With all that sweating, it's never going to be confused with a Lush store, BUT do everyone a solid and don't add your special brand of honk into the mix. If it's noticeable when you walk in, then it's sure as hell going to be noticeable after thirty minutes of cardio. And it's just THE WORST in a gym because it's not as though the rest of us can hold our breath. Your gym kit shouldn't be left to stew in the bottom of your bag between sessions, either. It needs to be washed regularly. You never know, either, what wearing a clean kit could do for you mentally. You might remember our previous post on men's leggings and the principle of enclothed cognition: where looking good can actually help you to perform better.
Put Your Weights Back
What is it with people not re-racking their weights? Who do they think will do it for them?
Our guess? Maybe they're all really big fans of Easter and want to recreate the joy of a hunt. Most likely, it's a lazy bellend who couldn't be bothered to walk the five meters or so to put them back.
There's most definitely going to be a special circle of hell reserved for these people. Putting your weights back is just common courtesy. None of us wants to waste our precious time searching for the weights we need. Stick them back on the rack when you're done and let us all live together in peace and harmony. Amen.
Stop Hoarding Equipment
We get it.
It would be awesome if you could have the gym to yourself. Kind of like when you're a kid and you imagine getting locked in the toy store for the evening but here's the thing: you don't have your own gym and that means that you have to share with everyone else and play nice. It's not cool to workout on multiple machines at once especially if they're nowhere near each other.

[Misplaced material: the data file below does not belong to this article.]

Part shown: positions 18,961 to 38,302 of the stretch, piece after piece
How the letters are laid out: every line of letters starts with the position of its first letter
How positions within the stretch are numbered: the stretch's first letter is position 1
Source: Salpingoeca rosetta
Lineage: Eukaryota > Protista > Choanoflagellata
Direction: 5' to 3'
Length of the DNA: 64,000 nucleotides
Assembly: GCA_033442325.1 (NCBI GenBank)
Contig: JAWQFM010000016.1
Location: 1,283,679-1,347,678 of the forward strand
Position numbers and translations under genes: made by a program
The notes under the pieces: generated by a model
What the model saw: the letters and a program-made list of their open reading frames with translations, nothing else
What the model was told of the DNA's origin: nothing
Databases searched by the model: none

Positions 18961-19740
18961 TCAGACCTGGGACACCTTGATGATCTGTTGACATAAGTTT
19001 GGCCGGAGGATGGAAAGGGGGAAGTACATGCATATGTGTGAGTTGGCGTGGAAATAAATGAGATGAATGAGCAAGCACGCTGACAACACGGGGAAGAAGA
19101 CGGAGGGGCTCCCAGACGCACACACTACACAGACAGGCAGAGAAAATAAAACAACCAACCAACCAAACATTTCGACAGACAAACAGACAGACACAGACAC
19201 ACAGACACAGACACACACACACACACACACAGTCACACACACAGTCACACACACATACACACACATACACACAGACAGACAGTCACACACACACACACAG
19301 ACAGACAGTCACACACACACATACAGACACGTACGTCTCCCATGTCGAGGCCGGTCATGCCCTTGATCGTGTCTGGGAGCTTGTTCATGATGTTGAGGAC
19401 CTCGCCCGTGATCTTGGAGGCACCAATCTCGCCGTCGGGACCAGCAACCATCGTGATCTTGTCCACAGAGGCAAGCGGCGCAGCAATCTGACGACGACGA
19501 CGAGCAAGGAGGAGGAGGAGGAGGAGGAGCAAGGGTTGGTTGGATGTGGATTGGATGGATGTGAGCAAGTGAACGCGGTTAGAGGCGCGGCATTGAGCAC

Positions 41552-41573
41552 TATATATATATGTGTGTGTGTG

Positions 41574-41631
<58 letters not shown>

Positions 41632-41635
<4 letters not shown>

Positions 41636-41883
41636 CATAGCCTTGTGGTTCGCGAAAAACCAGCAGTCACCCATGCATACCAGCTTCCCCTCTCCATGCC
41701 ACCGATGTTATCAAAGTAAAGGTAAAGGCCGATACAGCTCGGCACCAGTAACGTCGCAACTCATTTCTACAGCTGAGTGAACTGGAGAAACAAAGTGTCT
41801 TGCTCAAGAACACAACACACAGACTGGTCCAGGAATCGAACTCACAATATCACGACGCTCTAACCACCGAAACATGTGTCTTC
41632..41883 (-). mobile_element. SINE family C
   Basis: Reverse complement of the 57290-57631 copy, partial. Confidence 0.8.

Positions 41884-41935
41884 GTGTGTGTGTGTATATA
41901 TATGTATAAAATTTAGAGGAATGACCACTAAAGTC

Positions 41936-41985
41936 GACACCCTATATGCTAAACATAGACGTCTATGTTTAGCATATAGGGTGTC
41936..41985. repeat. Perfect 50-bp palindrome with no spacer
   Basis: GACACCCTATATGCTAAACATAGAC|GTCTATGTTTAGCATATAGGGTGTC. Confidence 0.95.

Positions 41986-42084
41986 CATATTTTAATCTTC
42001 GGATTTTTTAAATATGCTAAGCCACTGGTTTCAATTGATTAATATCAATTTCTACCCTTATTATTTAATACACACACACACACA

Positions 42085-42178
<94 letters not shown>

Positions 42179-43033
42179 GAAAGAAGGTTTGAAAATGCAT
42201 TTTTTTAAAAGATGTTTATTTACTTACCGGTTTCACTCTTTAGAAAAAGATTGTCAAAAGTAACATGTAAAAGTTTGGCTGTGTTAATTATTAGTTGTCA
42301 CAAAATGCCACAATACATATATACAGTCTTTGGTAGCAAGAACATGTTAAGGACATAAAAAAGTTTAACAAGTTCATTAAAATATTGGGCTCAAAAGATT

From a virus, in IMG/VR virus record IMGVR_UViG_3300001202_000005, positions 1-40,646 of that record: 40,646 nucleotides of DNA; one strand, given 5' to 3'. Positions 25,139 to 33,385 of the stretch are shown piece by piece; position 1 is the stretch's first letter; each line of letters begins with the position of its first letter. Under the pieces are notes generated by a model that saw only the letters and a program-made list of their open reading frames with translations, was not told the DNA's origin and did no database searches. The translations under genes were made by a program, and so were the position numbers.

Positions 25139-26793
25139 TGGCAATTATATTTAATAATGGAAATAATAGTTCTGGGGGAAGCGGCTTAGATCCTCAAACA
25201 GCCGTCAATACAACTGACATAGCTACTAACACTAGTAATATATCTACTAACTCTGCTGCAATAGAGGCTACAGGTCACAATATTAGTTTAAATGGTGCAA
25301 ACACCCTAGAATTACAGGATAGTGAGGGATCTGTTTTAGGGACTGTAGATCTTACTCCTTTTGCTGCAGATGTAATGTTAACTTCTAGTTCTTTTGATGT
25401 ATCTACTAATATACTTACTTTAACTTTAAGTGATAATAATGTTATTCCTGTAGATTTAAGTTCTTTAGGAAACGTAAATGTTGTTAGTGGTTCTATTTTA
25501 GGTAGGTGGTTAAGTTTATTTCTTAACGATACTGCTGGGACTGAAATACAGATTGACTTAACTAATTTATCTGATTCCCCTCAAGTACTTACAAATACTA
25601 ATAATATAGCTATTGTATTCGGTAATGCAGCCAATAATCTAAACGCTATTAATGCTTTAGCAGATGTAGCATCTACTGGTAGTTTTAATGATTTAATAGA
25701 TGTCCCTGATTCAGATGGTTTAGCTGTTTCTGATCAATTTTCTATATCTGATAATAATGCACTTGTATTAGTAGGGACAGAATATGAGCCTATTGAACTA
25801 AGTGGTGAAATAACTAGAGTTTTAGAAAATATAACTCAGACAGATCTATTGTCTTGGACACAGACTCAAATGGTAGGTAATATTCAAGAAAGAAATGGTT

We get that you like doing your circuit training and that you're pumped for your super-set workout but other people have the right to use the machines and weights, too. You can't use everything simultaneously which means people (plural!) will be waiting for you to finish and that makes it at a dick move. If supersets are your thing, then move your workout to a quieter time or give one up when someone gets in line. We're all trying to share the same space.
Don't give unsolicited advice
People go to the gym to crack on with their workout. They're probably not going to be super stoked if you trot on over and offer your advice on their form.
The obvious exception here is when you see someone doing something dangerous or likely to cause injury.
People don't normally want to be tutored by their peers and they may not respond to criticism well no matter how kindly put. If you're qualified to say something and really can't help it, then get to know the individual first even if it's just to say hello before you approach them.
Bonus tip: Don't perve on people. It is really not cool to be a creeper. Don't be THAT guy (or indeed girl) giving the rest of us a bad name.
We might call it gym etiquette but really it's just being polite; it's common sense at its most basic. Maybe the gym makes it easy for some to revert to their teenage selves: the bad attitude, the musty gym kit, the not picking up after themselves, the I-know-better-than-you attitude and the hoarding of equipment looking a lot like the hoarding of cutlery and cups in a teenagers bedroom BUT we should all strive to be the best we can in the gym both physically and in the how we treat the equipment and each